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OVS Announces

Optometry and Vision Science: January 2017 - Volume 94 - Issue 1 - p
doi: 10.1097/OPX.0000000000001019
OVS ANNOUNCES
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Feature Issue: “Eye and Vision Changes from Head Trauma”

Vision with Mild Head Trauma

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Mild traumatic brain injury (mTBI) from explosive devices has emerged as the major cause of morbidity for U.S. military during recent wars. The authors found similar prevalence of visual dysfunctions and associated symptoms in military at different stages after non-blast or blast-induced mTBI. Sadly, civilian and mTBI military sequelae can be expected to be quite similar. (p. 7)

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Research Advocacy for Head Trauma–Induced Eye and Vision Disorders

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Our invited authors advocate increased vision and eye education and research funding for TBI and concussive head injury. They point to the success in funding military TBI vision and eye consequences as an example of the success of advocacy in this area. (p. 16)

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Timing and Vision Protection in TBI Treatment

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Erythropoietin (EPO) is a promising neuroprotective agent in Phase III clinical trials for the treatment of traumatic brain injury. The authors suggest that EPO, at least in mice, may be protective of retinal neurons and axons if intraocular EPO is given 3 weeks post-injury, not at time of injury. (p. 20)

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Superior Colliculus and Eye Movement Disorders after Head Trauma

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Chronic traumatic encephalopathy (CTE) is a neurodegenerative disorder from brain injury and concussion. It has been seen in repetitive head trauma induced in contact sports including boxing, American football, hockey, and wrestling, and also in military veterans exposed to blast shock waves from explosive devices. The authors’ study suggests pathology in the superior colliculus is a consistent feature of CTE, which could give rise to eye movement problems in these cases. (p. 33)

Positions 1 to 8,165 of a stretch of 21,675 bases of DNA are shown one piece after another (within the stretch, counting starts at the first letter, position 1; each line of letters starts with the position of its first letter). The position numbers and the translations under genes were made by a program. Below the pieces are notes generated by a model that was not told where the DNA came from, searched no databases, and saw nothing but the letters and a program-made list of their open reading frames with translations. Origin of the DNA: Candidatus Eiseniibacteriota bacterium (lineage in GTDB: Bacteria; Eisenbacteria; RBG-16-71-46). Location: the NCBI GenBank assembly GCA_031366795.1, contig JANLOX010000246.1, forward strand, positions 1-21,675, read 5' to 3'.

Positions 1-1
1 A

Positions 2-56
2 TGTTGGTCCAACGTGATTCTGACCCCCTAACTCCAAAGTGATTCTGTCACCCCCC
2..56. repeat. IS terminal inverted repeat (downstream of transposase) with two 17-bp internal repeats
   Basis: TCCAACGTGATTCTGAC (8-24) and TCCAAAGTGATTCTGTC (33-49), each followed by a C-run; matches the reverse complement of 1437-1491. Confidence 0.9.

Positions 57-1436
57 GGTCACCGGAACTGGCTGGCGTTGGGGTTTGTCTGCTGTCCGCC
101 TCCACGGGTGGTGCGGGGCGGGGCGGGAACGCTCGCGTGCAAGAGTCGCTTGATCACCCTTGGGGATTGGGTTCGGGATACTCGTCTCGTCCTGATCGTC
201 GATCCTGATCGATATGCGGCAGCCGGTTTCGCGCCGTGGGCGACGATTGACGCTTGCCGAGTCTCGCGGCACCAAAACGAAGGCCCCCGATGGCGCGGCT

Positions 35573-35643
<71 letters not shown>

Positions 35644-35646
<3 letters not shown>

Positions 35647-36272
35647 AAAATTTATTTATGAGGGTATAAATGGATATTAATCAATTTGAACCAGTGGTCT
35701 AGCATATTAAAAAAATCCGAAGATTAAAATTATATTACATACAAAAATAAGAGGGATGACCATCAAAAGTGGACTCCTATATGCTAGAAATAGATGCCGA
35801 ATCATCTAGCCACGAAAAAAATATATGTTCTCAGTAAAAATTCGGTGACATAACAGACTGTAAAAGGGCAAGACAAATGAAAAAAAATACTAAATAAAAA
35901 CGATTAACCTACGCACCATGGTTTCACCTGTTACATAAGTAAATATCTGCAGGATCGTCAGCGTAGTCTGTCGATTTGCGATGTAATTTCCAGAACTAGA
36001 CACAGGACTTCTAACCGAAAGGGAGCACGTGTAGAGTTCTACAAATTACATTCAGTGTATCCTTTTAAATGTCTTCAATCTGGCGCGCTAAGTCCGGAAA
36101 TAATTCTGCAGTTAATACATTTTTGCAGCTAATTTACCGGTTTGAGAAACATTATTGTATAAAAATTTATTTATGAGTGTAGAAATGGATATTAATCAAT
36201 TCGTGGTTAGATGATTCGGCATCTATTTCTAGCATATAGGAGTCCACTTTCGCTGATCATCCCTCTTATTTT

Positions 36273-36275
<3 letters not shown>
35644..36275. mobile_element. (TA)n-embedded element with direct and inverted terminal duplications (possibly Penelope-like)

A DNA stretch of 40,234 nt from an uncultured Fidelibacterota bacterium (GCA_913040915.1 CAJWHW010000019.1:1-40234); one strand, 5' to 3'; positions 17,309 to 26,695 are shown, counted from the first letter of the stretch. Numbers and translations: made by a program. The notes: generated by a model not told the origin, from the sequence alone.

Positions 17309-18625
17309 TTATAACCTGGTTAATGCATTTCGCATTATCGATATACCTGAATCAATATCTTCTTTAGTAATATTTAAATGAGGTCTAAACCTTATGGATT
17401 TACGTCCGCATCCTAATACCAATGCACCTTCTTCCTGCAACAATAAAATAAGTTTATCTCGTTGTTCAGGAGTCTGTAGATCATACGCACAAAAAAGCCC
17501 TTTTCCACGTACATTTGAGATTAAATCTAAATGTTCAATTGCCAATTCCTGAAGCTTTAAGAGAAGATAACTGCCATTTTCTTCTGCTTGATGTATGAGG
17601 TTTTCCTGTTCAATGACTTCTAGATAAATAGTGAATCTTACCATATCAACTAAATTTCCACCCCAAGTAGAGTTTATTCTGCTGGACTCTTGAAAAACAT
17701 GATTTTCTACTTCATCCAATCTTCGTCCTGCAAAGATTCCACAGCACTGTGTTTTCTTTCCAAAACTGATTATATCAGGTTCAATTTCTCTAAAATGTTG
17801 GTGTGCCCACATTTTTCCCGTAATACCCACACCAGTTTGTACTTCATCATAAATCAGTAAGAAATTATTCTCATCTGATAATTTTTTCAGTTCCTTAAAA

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Validating Survey for TBI Vision Symptoms

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Our authors’ Rasch analysis of a visual symptom questionnaire yielded a one-dimensional scale that allowed development of a traumatic brain injury (TBI) threshold cutoff score threshold. Likert analysis yielded multidimensional symptom scales that identified unique patient profiles. (p. 43)

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Characterizing TBI from Eye Movement Behavior

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Diagnosis of TBI is based on MRI or computed tomography (CT) X-ray imaging that can reveal large, often-irreversible structural damage to brain tissue. Our authors offer a new assessment, based on eye-movement behavior, to quantify, evaluate treatment, and monitor recovery. (p. 51)

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“Safe to Return-to-Play” Versus “Safe to Return-to-Learn” after Concussion Vision Symptoms

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Our authors’ study looked at a cohort of children age 5 to 18 with post-concussion symptoms lasting longer than 10 days, to evaluate the association of vision symptoms to reported school difficulty. Their results indicate that vision symptoms are associated with academic difficulty after concussion. (p. 60)

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Treating Post-Concussion Vision Symptoms

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For post-concussion patients referred from two private practices, the most prevalent diagnoses were convergence insufficiency and accommodative insufficiency. Vision therapy had a successful or improved outcome in the vast majority of cases that completed treatment. The authors call for large clinical trials. (p. 68)